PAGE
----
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New Jersey law aims to increase pedestrian safety

With more people walking, biking and rolling to travel to work and school or carry out day-to-day activities, the number of serious injuries and deaths caused by collisions with vehicles has increased in New Jersey. The New Jersey legislature has responded by passing a new law intended to reduce fatalities and serious injuries.

What is the new law and how does it affect drivers and pedestrians on New Jersey roads?

New Jersey safe passing law

New Jersey’s new safe passing law works similarly to the law that requires drivers to change lanes when they encounter first responders on the road. The law requires drivers to move over one lane when passing a pedestrian or cyclist and maintain at least four feet of space between their car and the person they are passing whenever possible. If drivers can not safely do this, then they must reduce their speed to 25 miles per hour. The law primarily protects cyclists but also applies to pedestrians walking in rural areas that have no sidewalks, skateboarders and people on mobility scooters.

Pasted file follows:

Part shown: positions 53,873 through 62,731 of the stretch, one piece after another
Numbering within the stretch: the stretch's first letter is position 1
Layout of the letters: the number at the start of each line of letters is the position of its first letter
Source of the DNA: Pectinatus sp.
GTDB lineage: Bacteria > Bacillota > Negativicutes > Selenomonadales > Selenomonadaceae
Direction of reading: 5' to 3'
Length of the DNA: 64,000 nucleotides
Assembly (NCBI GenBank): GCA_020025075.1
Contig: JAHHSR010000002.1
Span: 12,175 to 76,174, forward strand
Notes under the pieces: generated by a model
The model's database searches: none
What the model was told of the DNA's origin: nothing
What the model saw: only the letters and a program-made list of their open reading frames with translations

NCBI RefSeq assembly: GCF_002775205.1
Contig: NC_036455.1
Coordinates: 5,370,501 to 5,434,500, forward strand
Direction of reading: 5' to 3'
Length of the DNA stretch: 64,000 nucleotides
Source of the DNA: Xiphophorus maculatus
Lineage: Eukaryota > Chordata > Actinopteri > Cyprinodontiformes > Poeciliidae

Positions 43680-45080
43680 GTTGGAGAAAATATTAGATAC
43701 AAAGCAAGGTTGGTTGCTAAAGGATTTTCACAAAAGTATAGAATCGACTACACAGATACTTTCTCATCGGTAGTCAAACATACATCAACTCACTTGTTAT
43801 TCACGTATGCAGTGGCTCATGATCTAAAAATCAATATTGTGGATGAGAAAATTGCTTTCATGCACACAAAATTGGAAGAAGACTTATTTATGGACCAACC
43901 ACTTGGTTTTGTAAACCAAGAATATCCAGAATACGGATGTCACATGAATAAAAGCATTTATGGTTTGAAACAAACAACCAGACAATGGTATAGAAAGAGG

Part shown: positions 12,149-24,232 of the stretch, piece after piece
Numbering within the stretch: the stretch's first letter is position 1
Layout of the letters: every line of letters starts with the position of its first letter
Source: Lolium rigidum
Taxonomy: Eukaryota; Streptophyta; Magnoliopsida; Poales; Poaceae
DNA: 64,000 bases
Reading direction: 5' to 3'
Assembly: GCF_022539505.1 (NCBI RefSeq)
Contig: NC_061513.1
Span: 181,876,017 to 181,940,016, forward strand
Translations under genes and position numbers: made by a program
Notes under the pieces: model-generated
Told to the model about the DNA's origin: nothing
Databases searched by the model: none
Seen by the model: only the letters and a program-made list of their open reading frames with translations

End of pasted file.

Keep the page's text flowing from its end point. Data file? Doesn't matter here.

Penalties for not complying with the law

Drivers who violate the law face a $100 fine. The fine increases to $500 and two motor vehicle points when a personal injury results from the driver’s failure to comply.

With pedestrian fatalities on a pace to be 60% higher than in 2020, lawmakers hope the new law will make roads safer. Persons injured by unsafe passing by motorists now have a more concrete rule to cite when seeking damages.